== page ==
So far, I find myself yearning for a book that isn’t The God Delusion. The book that I would like to read would be an anthology upon religion that has contributions from authors across many disciplines: biology, anthropology, sociology, psychology, cosmology, history, philosophy, etc. It would be nice to read a book on religion with perspectives that aren’t solely filtered through the experience and knowledge base of someone who specializes in the biological sciences. Dawkins tries to make The God Delusion a kind of “Jack of all trades” and consequently, sometimes his presentation of the topic seems a bit thin. I can sense when Dawkins is explaining concepts that aren’t native to his discipline (ethology and evolutionary biology) and I suspect this is one of the greatest weaknesses of the book. Kudos to Dawkins for trying to discuss the topic across such a broad diversity of fields of study, but still, I am left wanting more.
Also, my “dream anthology” would strongly tone down the “theists are idiots” attitude. I guess what I’m looking for is a book that is far more scholarly in nature, and I would hope that such attitudes wouldn’t tend to pass muster within that genre. You can challenge someone’s ideas without being mean spirited.
Plus, as my regular readers already realize, I don’t see spiritual and religious folk as mentally challenged, schizoid basket cases. I may find their beliefs inscrutable and beyond credibility, but I’m still happy to share conversation and coffee with them. Although this might sound odd to some nonbelievers, I’m open to learning a thing or two about myself and humanity during the course of such a conversation. Hell, I’ve even been head over heels in love with a few religious/spiritual folk.
I know: I’m probably tainted by religious people cooties. I’m damaged goods. You probably should ignore me.
Anyway, I do realize that being a minority in a world of believers certainly leads to a good bit of frustration because of the marginalization and discrimination that we face, but nevertheless, angry contempt will only take us so far. Take a tip from the way LGBT folks have fostered their move deeper into the mainstream: let people get to know you as human beings and show them that your lives are as mundane as theirs are. Publicly insulting large portions of humanity is guaranteed to earn a lot of attention in a short period of time, but the animosity that is generated will only work to counter the long term goal of moving out of the margins and into common society. Hatred and contempt reap hatred and contempt.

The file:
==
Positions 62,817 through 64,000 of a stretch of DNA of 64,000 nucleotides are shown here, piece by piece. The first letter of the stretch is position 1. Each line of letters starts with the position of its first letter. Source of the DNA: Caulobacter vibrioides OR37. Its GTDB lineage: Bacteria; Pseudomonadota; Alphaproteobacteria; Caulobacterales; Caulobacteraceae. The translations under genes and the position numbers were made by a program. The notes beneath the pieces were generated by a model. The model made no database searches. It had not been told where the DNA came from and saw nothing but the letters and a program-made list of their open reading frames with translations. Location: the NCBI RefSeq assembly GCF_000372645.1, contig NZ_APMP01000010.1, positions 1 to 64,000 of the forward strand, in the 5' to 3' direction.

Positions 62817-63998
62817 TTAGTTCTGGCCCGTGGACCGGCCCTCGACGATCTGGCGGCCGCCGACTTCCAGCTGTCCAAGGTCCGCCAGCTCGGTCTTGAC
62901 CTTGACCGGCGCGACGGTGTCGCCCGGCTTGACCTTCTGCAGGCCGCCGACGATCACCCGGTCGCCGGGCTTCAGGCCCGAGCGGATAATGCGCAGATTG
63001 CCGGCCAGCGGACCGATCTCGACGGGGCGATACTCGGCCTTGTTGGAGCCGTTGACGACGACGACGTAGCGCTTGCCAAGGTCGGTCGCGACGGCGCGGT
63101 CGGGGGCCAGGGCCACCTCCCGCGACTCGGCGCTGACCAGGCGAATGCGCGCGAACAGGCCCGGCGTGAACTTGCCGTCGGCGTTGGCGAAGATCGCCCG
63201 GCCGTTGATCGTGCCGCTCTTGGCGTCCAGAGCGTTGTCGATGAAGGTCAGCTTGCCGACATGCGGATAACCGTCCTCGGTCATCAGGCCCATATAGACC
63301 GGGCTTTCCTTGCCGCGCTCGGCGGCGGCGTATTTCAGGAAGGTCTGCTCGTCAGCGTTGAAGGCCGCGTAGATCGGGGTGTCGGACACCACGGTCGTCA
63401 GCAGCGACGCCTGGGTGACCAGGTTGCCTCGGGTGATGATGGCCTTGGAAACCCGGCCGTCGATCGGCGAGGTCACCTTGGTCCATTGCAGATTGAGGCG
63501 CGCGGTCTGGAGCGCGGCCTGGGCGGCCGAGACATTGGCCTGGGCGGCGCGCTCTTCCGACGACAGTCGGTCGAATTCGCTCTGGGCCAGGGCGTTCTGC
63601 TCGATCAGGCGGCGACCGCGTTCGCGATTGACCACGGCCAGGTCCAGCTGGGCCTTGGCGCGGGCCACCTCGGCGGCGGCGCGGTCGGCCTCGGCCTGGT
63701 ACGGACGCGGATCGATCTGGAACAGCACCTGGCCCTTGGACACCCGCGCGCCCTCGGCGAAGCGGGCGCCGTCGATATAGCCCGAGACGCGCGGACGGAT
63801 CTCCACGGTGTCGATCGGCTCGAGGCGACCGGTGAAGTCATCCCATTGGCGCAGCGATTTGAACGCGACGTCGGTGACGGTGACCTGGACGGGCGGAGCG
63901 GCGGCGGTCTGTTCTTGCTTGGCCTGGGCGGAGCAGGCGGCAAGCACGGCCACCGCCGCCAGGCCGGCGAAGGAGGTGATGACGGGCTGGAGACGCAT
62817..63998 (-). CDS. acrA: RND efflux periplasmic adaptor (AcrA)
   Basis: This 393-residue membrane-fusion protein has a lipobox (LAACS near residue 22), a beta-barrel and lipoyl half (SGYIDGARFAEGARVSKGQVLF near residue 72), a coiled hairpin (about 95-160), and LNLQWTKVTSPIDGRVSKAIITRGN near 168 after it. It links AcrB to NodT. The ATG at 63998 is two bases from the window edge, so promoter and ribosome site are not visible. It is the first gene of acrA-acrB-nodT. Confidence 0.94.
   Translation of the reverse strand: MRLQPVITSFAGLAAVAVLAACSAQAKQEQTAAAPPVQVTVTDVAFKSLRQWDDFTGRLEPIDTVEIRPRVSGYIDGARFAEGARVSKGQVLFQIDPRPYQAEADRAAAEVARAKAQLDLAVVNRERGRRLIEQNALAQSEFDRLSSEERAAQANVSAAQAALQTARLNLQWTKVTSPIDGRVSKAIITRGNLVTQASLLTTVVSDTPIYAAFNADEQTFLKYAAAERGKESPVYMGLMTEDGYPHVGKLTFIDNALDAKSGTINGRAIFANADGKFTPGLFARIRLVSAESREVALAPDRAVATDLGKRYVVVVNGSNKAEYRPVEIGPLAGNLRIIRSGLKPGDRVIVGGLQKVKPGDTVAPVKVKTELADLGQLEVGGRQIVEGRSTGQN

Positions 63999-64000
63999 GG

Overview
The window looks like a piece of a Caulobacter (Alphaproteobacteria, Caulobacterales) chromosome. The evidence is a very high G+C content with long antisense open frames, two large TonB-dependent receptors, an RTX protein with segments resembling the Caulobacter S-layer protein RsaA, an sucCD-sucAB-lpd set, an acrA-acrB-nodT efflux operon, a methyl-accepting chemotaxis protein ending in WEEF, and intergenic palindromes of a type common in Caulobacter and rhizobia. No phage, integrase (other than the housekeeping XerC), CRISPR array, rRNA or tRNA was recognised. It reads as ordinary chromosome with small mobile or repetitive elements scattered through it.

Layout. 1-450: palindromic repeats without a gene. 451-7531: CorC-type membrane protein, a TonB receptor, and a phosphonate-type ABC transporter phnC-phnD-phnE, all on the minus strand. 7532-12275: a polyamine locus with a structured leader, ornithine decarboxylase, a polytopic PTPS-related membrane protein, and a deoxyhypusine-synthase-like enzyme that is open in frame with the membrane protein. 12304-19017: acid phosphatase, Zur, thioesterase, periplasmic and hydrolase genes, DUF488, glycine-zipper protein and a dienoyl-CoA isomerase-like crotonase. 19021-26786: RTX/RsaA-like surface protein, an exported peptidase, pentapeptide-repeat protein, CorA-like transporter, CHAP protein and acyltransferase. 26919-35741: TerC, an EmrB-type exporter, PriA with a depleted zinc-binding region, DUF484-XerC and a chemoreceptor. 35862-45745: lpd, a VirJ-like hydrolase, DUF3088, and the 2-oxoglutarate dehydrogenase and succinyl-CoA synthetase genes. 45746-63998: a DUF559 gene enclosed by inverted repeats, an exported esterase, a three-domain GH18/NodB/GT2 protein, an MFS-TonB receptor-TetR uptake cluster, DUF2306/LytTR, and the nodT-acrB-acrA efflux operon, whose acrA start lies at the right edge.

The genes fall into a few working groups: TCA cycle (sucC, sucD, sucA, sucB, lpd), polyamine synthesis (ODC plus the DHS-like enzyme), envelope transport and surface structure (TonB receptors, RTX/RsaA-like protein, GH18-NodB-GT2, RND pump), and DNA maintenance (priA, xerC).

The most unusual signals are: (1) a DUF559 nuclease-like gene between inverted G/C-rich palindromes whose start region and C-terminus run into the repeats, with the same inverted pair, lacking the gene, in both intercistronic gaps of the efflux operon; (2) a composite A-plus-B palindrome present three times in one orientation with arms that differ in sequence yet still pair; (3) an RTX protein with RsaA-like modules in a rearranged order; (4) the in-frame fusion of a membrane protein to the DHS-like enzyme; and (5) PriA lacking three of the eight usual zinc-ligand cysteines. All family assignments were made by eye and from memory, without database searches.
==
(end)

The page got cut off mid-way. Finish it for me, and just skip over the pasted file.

I do understand that The God Delusion is in some respects, the first of its kind: a wildly popular book that discusses a basis for atheism and does so by approaching the topic from many angles. There’s no doubt that it has drawn a good deal of attention and generated a lot of discourse. Nevertheless, I’m still longing for something more. I’m going to try to finish the remainder of the book, but sometimes I find my attention wandering to the scenery outside my window…
PS: If anyone knows of a book that fits the criteria of “my dream anthology”, please let me know. I’d love to read it.
PPS: My pre-existing dislike of Dawkins’ haughty attitude led me to purchase my copy of the book used. I’d rather not give my money to that guy, even if it passes through the hands of a corporate proxy.